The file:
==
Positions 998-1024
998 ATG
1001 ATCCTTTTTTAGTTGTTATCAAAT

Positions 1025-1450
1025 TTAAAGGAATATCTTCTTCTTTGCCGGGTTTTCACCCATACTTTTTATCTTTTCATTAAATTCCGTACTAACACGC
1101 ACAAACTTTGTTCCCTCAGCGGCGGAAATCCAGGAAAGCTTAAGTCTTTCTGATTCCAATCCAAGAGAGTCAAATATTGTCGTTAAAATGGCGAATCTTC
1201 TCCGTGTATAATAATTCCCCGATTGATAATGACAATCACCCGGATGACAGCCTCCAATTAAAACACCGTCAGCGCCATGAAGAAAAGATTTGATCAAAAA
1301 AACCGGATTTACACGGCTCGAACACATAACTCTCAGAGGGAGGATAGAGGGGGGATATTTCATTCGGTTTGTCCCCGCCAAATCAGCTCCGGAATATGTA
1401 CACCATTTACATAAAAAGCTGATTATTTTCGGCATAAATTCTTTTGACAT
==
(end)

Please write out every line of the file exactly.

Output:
Positions 998-1024
998 ATG
1001 ATCCTTTTTTAGTTGTTATCAAAT

Positions 1025-1450
1025 TTAAAGGAATATCTTCTTCTTTGCCGGGTTTTCACCCATACTTTTTATCTTTTCATTAAATTCCGTACTAACACGC
1101 ACAAACTTTGTTCCCTCAGCGGCGGAAATCCAGGAAAGCTTAAGTCTTTCTGATTCCAATCCAAGAGAGTCAAATATTGTCGTTAAAATGGCGAATCTTC
1201 TCCGTGTATAATAATTCCCCGATTGATAATGACAATCACCCGGATGACAGCCTCCAATTAAAACACCGTCAGCGCCATGAAGAAAAGATTTGATCAAAAA
1301 AACCGGATTTACACGGCTCGAACACATAACTCTCAGAGGGAGGATAGAGGGGGGATATTTCATTCGGTTTGTCCCCGCCAAATCAGCTCCGGAATATGTA
1401 CACCATTTACATAAAAAGCTGATTATTTTCGGCATAAATTCTTTTGACAT